MattDMo's user avatar
  • 15.3k
5 votes

Can mRNA be used by ribosomes more than once?

There are a few cases in translation that I can think of where an mRNA is translated more than once: the closed loop model of mRNA translation, translation reinitiation, and translation by polysomes. ...
jidicula's user avatar
  • 177
5 votes
Accepted

How much nucleoside triphosphate is required to form one peptide bond during protein synthesis?

Although the question shows considerable effort to achieve clarity, the way it is phrased as: How many molecules of nucleoside triphosphate… [does] it take to release enough energy still allows ...
David's user avatar
  • 26.2k
5 votes

Why is an initiator tRNA required, distinct from the methionine tRNA used in elongation?

I think the key to understanding this is to appreciate how different the initiation process is from the rest of translation. The 30S ribosomal subunit recognises start codons via an interaction with ...
Alan Boyd's user avatar
  • 22.8k
5 votes
Accepted

How to find the amino acid in the DNA protein

Then you just have to read the codon until you reach a stop codon. There are three stop codon UAA, UGA and ...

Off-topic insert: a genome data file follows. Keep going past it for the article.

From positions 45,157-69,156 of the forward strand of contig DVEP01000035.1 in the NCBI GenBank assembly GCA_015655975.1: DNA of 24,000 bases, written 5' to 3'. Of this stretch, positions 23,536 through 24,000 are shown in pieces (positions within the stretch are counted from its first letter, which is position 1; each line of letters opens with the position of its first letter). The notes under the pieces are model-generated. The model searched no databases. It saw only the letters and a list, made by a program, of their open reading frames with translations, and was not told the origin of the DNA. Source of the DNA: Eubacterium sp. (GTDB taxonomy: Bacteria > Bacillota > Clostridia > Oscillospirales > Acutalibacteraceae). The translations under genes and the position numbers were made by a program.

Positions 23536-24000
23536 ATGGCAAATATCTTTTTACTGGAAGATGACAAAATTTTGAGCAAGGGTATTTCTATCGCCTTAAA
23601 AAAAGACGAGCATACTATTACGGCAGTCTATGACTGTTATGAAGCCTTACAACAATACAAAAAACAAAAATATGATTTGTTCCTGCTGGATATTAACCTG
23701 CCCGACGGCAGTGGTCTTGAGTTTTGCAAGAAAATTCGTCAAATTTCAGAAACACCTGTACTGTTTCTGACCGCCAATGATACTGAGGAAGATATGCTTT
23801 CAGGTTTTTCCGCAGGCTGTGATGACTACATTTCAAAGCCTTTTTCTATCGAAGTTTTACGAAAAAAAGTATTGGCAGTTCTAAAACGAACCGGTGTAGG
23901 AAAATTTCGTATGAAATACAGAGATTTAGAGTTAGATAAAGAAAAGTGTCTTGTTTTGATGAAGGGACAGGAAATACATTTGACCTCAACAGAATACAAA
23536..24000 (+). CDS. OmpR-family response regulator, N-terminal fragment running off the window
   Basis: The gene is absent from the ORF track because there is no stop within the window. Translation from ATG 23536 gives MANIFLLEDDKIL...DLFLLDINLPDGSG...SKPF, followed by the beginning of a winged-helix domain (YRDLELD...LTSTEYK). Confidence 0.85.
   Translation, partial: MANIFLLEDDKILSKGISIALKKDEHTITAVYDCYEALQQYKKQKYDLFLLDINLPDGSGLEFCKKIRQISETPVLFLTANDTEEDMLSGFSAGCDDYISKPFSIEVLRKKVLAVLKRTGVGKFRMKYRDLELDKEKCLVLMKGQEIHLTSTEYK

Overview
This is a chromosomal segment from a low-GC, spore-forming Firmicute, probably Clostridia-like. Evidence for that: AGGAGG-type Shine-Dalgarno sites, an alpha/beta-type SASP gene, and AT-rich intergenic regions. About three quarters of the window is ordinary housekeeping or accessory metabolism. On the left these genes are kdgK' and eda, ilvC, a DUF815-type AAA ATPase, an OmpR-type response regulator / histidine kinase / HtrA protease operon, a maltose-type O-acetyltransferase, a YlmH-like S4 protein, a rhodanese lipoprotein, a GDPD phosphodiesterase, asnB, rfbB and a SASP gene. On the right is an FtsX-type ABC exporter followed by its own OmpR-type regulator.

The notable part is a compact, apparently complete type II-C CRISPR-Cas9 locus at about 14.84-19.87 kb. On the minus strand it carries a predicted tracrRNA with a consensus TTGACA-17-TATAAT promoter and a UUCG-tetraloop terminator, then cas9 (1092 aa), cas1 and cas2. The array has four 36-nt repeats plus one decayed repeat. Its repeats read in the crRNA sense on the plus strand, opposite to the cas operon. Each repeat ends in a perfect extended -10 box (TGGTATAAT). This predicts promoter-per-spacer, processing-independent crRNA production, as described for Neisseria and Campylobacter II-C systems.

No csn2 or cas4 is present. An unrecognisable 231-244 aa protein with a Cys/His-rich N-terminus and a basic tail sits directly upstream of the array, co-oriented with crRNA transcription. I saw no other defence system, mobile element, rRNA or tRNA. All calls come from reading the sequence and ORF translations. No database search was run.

Remi.b's user avatar
  • 68.2k
5 votes

What percentage of our DNA is never transcribable? What percent is never actually transcribed into RNA unless researchers force it to in a lab?

While, as you say, most of our DNA can be transcribed, you are right that it is not well accessible and/or lacks strong promoters. It's said that over 80% of DNA is transcribed but only <2% ...
KaPy3141's user avatar
  • 1,597
4 votes
Accepted

Why does azithromycin not affect human mitochondria?

There are two general points that should be appreciated in relation to this question: Your statement that mitochondria “have prokaryotic ribosomes” is a misleading simplification. Although ...
David's user avatar
  • 26.2k
4 votes

Why is AUG the initiation codon?

From recent empirical research (Wang et al., 2018) on eukaryotes, basically the non-AUG start codons have context-dependent [translation initiation] efficiency, while AUG is a "sure thing", i.e. the ...
got trolled too much this week's user avatar
4 votes
Accepted

Relationship of the DNA of a eukaryotic gene to the 5'-UTR of its mRNA